With guest, Louder Than a Bomb poet Nate Marshall

Monday, August 26, 2013

Immoral Monday in Chicago

Streets and Sanitation workers made a gruesome discovery a half-block from a Safe Passage route this morning: 

Mayor cancels walk with students after confronted by protesters 
Mayor Rahm Emanuel was scheduled to lead a group of children from Cather Elementary School on the West Side to a nearby community center for after-school programs after classes let out this afternoon.
But after protesters from the grassroots group Action Now turned up at Cather with a bullhorn and pamphlets, urging a boycott of Chicago Public Schools, Emanuel abruptly dropped that plan, got back in his SUV and left. -- Tribune Live Blog 
Immoral Monday

What else could you call this day in Chicago when thousands of children were made to walk though a cordon of thousands of armed police, deputized city workers, minimum-wage hirelings and community volunteers, just to get to school safely? It was a scene reminiscent of Little Rock in 1957.

All this, the result of immoral policy decisions by an out-of-control mayor, disproportionately affecting the city's poorest and racially isolated communities and putting children in harm's way.

Reports are coming in of scattered protests, boycotts and acts of resistance across the city to the unprecedented mass closing of neighborhood public schools.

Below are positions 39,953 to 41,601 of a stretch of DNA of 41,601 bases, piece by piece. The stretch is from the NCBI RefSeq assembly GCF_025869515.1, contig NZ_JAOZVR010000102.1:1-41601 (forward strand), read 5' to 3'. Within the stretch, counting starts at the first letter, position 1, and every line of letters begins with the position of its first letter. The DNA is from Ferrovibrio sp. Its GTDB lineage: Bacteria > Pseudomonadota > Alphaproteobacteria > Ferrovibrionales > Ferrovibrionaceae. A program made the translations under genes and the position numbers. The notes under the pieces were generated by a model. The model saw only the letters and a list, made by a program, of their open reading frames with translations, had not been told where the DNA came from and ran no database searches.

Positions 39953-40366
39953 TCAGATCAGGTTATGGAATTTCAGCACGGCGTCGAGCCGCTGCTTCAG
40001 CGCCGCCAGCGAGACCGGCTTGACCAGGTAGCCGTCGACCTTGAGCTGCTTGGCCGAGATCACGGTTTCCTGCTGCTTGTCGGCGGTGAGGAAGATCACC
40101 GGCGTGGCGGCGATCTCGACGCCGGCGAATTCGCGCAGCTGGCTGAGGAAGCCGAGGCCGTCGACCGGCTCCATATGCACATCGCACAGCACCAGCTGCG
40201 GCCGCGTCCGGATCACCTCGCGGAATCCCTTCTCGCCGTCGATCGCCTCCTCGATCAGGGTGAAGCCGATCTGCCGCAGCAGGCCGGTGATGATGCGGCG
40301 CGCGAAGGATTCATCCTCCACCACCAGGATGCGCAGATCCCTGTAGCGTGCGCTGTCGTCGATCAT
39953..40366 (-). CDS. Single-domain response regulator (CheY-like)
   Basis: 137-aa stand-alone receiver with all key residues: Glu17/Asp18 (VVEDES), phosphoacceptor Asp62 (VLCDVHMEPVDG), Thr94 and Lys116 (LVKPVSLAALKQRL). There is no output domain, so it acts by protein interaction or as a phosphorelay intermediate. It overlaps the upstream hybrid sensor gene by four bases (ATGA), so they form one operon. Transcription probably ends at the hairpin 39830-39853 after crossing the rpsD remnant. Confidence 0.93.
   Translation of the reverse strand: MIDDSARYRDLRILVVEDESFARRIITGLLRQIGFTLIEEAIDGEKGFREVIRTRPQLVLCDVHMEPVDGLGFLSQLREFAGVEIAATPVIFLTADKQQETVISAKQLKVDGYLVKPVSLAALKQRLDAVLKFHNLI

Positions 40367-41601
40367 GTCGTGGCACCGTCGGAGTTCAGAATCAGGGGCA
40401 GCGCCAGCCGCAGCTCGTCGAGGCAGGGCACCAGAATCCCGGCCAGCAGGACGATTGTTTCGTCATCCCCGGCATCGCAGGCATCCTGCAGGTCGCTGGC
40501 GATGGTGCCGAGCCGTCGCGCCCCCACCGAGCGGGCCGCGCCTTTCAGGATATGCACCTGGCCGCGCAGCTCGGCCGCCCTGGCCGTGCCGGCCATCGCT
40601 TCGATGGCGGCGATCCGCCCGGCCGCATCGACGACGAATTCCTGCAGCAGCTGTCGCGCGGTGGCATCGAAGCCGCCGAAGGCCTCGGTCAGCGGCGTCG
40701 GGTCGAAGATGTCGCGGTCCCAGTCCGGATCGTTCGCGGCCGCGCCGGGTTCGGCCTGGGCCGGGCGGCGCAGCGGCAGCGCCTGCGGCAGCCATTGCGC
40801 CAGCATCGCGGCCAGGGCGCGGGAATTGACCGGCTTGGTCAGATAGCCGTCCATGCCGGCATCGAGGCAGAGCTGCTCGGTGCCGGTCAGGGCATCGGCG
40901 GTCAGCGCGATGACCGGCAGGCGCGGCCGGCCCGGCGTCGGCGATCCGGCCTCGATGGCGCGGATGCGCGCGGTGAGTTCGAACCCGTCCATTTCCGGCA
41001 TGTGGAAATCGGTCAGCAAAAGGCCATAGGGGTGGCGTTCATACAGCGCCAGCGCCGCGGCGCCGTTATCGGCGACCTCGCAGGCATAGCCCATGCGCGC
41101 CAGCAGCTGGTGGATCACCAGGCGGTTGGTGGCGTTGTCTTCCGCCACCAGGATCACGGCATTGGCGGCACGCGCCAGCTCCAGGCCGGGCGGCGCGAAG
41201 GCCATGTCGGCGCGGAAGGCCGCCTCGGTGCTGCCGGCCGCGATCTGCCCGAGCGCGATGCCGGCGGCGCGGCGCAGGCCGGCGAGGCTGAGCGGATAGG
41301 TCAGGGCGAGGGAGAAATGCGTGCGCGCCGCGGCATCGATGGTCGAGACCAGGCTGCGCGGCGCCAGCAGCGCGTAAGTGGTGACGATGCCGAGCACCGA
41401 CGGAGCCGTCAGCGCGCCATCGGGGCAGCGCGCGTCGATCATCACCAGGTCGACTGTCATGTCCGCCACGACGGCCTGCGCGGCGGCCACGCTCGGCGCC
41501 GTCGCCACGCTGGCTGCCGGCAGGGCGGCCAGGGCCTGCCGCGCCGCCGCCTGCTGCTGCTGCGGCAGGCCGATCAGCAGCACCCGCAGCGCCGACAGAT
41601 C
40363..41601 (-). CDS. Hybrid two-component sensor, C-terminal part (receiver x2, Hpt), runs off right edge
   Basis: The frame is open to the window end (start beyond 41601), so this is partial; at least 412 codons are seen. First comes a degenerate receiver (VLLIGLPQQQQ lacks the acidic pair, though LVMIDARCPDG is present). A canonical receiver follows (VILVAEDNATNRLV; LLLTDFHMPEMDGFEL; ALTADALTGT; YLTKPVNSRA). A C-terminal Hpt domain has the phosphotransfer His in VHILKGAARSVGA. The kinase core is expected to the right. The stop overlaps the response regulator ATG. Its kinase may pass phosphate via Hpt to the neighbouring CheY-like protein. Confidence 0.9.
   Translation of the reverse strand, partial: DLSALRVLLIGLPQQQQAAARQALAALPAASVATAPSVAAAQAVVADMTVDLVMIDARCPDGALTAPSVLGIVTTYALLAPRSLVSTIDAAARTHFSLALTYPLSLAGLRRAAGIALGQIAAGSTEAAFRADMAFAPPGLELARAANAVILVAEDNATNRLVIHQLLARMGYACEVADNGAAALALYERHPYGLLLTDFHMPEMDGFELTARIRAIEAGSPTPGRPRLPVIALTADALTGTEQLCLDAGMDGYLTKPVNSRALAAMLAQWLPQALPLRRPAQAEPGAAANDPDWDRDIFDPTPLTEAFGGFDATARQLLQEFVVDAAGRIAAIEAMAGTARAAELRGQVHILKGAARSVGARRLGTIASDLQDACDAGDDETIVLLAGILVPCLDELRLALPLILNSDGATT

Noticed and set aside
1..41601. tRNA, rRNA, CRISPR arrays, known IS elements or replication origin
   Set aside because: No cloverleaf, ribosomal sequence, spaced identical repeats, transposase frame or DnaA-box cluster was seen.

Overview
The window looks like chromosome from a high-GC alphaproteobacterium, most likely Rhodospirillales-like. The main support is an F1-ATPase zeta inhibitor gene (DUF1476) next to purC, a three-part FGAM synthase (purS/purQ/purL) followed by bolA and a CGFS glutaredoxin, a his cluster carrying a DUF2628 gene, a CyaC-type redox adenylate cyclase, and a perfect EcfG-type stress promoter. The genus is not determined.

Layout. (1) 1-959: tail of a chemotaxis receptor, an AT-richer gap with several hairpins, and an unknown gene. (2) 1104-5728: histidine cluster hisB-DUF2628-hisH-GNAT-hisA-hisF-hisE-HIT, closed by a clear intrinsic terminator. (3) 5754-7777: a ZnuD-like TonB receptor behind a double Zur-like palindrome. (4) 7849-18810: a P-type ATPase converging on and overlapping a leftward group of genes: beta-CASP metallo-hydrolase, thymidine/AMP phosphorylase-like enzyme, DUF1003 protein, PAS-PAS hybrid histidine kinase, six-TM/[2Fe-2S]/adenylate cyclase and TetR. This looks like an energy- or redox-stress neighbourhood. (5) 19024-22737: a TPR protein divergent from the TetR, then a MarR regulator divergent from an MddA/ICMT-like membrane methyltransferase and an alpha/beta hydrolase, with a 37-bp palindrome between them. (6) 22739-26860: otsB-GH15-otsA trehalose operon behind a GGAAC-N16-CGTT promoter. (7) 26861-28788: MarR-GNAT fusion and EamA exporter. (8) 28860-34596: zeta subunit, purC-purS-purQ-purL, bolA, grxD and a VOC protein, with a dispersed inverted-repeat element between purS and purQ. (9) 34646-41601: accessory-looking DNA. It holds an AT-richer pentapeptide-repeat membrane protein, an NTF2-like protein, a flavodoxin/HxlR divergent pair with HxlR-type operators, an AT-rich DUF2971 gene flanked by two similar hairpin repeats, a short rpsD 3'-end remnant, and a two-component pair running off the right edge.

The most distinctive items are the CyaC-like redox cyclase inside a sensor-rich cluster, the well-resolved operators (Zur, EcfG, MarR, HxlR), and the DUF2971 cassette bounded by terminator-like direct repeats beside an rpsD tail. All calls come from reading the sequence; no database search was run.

A school boycott has been called for Wednesday, the 28th to coincide with the 50th Anniversary of the March on Washington.

Moral Monday

Rev. Barber
I think, what's needed is the kind of mass protests I wrote about recently from North Carolina on Moral Mondays.

A leader of the Moral Monday movement is Rev. Dr. William Barber III,  the state head of the NAACP in N.C.. Dr. Barber was in town today along with old friend and veteran southern civil rights lawyer Al McSurely. Barber addressed the convention of the United Electrical Workers as did Kristine Mayle, from the CTU.

We got to hang out with McSurely and the Rev. this afternoon and couldn't help but get fired up after hearing more about this multiracial movement that has mobilized tens of thousands across North Carolina. More than 1,000 people have been arrested in acts of civil disobedience in defense of voting rights, public education and economic justice.

More on this to come.

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